The 0.0% option will come in the brand’s classic 11.2-ounce glass bottles, but with updated labeling. In its press release, the brand said this is a non-alcoholic version of its classic blonde pilsner.
Non-alcoholic beer has become a focus for AB InBev over the last few years as the company seeks to turn around its slipping beer sales. The beer maker has zero-proof beers under many of its lines, including Budweiser, Busch, Goose Island, Four Peaks Brewing, Breckenridge Brewery and Golden Road Brewing brands.
This latest release under the Stella Artois brand shows that AB InBev has found success in using non-alcoholic brews to innovate beyond its legacy products.
Choosing Stella Artois as the next brand for a non-alcoholic makeover makes sense, as AB InBev has worked to position Stella Artois as a premium offering. Premiumization has driven market growth in the beverage space during the pandemic as consumers have increased their at-home drinking. Stella Artois is also a beer with positive sales growth in AB InBev’s portfolio, registering 6.5% global revenue growth in 2019.
Consumers buying Stella Artois are also those whom AB InBev is interested in targeting, as 42% of those who drink the beer are under 50, according to Statista. The same demographic consuming Stella Artois is also the one driving the trend toward non-alcoholic beverages. In 2019, 66% of millennials said they're making efforts to reduce their alcohol consumption, according to Nielsen data.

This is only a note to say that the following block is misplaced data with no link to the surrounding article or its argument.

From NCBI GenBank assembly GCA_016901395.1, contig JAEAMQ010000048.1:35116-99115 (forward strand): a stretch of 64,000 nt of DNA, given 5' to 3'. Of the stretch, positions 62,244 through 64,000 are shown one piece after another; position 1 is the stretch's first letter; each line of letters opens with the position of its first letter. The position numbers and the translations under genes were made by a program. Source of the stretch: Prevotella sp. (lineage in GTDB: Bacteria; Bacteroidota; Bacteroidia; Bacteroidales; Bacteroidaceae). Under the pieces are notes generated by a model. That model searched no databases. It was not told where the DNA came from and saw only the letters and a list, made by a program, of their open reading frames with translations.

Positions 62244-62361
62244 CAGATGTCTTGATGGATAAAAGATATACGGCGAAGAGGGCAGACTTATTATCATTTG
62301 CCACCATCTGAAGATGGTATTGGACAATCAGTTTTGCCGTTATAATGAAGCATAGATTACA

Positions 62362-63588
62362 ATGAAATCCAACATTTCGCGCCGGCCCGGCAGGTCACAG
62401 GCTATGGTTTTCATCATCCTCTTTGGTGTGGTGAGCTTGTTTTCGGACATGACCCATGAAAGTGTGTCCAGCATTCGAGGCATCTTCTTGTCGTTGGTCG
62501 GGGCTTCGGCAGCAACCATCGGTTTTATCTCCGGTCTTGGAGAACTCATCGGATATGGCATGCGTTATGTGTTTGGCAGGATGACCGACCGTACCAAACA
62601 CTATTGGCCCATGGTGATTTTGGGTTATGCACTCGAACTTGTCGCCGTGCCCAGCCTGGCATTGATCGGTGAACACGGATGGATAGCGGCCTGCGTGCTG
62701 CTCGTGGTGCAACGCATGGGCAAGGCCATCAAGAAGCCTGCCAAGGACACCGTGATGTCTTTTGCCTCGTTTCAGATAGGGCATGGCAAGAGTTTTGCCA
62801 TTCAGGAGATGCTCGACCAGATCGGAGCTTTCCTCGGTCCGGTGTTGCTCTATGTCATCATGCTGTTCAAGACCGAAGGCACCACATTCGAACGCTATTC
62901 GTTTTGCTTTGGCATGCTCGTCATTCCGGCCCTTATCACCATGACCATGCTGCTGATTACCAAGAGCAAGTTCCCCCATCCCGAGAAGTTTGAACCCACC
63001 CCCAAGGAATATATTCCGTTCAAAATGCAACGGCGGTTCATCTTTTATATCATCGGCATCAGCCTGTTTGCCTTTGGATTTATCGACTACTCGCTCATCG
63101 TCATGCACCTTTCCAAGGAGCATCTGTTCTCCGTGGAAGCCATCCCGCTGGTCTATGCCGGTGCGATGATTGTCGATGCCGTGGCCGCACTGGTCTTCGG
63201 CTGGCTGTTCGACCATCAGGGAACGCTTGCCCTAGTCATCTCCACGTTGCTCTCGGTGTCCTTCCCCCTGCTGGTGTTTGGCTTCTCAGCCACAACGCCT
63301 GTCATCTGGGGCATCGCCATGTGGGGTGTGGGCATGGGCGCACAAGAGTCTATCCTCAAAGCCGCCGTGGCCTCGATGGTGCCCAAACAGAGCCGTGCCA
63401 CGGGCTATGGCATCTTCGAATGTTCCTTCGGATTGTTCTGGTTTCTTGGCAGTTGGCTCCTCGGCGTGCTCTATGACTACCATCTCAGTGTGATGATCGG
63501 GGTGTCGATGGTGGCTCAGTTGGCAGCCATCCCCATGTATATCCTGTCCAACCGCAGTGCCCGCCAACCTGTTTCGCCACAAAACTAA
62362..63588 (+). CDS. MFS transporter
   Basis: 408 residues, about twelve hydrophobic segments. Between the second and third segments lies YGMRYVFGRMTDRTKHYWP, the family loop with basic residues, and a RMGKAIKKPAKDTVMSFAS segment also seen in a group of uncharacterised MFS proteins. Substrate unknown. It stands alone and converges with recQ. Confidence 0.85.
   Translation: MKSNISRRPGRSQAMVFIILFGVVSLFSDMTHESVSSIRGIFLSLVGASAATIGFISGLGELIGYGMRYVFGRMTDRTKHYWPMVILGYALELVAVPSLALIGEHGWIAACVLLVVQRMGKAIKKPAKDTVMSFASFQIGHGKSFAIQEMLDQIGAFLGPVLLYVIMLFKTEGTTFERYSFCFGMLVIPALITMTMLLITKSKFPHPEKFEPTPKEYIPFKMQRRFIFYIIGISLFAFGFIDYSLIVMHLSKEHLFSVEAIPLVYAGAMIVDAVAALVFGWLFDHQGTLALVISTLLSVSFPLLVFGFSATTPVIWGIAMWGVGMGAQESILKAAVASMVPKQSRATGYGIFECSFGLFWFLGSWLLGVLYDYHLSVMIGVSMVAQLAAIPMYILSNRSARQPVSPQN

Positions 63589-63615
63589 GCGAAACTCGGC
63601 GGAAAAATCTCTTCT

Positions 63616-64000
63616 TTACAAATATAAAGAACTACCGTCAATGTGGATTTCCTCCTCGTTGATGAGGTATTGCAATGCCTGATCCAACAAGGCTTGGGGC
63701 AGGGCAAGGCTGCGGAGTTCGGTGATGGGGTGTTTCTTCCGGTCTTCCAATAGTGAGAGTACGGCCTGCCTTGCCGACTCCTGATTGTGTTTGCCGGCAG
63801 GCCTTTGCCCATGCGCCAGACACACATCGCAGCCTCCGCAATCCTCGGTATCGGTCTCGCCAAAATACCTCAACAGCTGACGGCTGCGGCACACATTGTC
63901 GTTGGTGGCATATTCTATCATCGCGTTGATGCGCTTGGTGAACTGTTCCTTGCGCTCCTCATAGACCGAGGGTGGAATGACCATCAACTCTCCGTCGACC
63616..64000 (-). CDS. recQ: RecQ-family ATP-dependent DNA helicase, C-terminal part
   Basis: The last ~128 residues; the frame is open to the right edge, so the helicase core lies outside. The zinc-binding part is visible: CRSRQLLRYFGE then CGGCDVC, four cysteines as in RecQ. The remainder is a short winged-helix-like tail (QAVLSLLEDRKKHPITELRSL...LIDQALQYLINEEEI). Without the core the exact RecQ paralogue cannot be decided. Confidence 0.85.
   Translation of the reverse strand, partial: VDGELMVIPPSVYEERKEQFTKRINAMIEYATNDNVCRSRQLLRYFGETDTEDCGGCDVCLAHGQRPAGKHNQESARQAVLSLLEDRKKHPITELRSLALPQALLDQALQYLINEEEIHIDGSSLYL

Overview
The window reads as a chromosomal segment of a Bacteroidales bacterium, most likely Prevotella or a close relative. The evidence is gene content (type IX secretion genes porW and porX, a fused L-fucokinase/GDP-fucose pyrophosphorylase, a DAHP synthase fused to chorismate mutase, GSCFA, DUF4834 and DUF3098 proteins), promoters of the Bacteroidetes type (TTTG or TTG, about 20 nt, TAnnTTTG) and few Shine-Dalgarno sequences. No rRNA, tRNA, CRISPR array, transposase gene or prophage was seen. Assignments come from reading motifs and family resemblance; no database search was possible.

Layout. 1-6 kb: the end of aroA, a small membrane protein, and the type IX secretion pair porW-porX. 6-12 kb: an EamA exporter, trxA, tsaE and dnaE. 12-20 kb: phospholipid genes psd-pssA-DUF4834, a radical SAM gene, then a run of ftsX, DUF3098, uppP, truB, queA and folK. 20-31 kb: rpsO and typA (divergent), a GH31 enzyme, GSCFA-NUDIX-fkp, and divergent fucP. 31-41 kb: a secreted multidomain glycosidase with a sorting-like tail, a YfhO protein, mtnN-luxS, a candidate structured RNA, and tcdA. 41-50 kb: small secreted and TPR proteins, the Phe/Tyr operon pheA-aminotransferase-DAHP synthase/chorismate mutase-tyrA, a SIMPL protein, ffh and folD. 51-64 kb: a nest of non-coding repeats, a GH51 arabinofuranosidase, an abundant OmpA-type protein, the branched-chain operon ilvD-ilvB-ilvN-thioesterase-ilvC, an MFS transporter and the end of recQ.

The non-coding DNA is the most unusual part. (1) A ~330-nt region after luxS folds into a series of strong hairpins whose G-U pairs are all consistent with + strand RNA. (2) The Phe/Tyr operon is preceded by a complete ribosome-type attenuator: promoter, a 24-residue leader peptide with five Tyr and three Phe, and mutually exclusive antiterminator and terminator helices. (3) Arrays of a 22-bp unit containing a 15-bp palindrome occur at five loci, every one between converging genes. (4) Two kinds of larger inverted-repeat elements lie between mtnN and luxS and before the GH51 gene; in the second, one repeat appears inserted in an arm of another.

Although these consumers are curtailing their consumption, they are hesitant to give up the taste and experience of beer — especially since a large segment of them are partial to the taste of hops and suds but also intent on balancing in health and wellness.
Non-alcoholic beer's pace of growth is expected to triple to between 1.5% and 2% by 2024, according to data from the Beverage Marketing Corporation. This momentum has prompted Big Beer manufacturers to take notice of the category as a way to reinvigorate sales. Last year, AB InBev's Vice President Adam Warrington said the company plans to have 20% of its global beer volumes coming from no- and low-alcohol beers by 2025. The beverage corporation has since launched two non-alcoholic beer lines under two of its flagship brands: Budweiser and Busch.
For years, non-alcoholic beer was dogged by the stigma that its taste was subpar to the real deal. However, this has changed in recent years and now these beers have flavor profiles similar to the original recipes, something Stella Artois pointed out in its press release. A Global Market Insights found that more than 25% of Europeans prefer the taste of non-alcoholic beer over the conventional version. Altering the perception of non-alcoholic beer's taste has been no small undertaking for manufacturers. To launch Anheuser-Busch's Budweiser Zero, the company said it took a team of brewers around the globe more than two years.
As Stella Artois' rolls out its non-alcoholic beverage, it will have significant competition — from Athletic Brewing to Heineken 0.0 — as it works to capture the taste buds and loyalty of consumers in the increasingly competitive space.